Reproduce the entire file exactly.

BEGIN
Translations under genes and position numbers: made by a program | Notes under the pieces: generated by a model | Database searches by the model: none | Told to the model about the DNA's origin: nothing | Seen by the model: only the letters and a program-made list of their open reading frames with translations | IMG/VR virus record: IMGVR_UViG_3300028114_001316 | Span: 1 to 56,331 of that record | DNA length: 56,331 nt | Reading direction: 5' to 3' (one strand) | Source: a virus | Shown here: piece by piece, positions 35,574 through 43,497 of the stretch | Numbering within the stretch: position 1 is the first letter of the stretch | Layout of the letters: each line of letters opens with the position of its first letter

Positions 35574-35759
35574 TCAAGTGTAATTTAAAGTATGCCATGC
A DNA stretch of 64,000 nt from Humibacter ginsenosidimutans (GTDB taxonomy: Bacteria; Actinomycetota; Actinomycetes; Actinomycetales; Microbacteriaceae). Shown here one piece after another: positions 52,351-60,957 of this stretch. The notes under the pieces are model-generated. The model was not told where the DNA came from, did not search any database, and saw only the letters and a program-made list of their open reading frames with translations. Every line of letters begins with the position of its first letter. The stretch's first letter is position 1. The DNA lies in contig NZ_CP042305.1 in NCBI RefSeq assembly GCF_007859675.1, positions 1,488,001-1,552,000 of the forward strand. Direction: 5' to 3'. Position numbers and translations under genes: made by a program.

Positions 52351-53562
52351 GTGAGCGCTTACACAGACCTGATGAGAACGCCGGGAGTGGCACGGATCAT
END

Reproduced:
Translations under genes and position numbers: made by a program | Notes under the pieces: generated by a model | Database searches by the model: none | Told to the model about the DNA's origin: nothing | Seen by the model: only the letters and a program-made list of their open reading frames with translations | IMG/VR virus record: IMGVR_UViG_3300028114_001316 | Span: 1 to 56,331 of that record | DNA length: 56,331 nt | Reading direction: 5' to 3' (one strand) | Source: a virus | Shown here: piece by piece, positions 35,574 through 43,497 of the stretch | Numbering within the stretch: position 1 is the first letter of the stretch | Layout of the letters: each line of letters opens with the position of its first letter

Positions 35574-35759
35574 TCAAGTGTAATTTAAAGTATGCCATGC
A DNA stretch of 64,000 nt from Humibacter ginsenosidimutans (GTDB taxonomy: Bacteria; Actinomycetota; Actinomycetes; Actinomycetales; Microbacteriaceae). Shown here one piece after another: positions 52,351-60,957 of this stretch. The notes under the pieces are model-generated. The model was not told where the DNA came from, did not search any database, and saw only the letters and a program-made list of their open reading frames with translations. Every line of letters begins with the position of its first letter. The stretch's first letter is position 1. The DNA lies in contig NZ_CP042305.1 in NCBI RefSeq assembly GCF_007859675.1, positions 1,488,001-1,552,000 of the forward strand. Direction: 5' to 3'. Position numbers and translations under genes: made by a program.

Positions 52351-53562
52351 GTGAGCGCTTACACAGACCTGATGAGAACGCCGGGAGTGGCACGGATCAT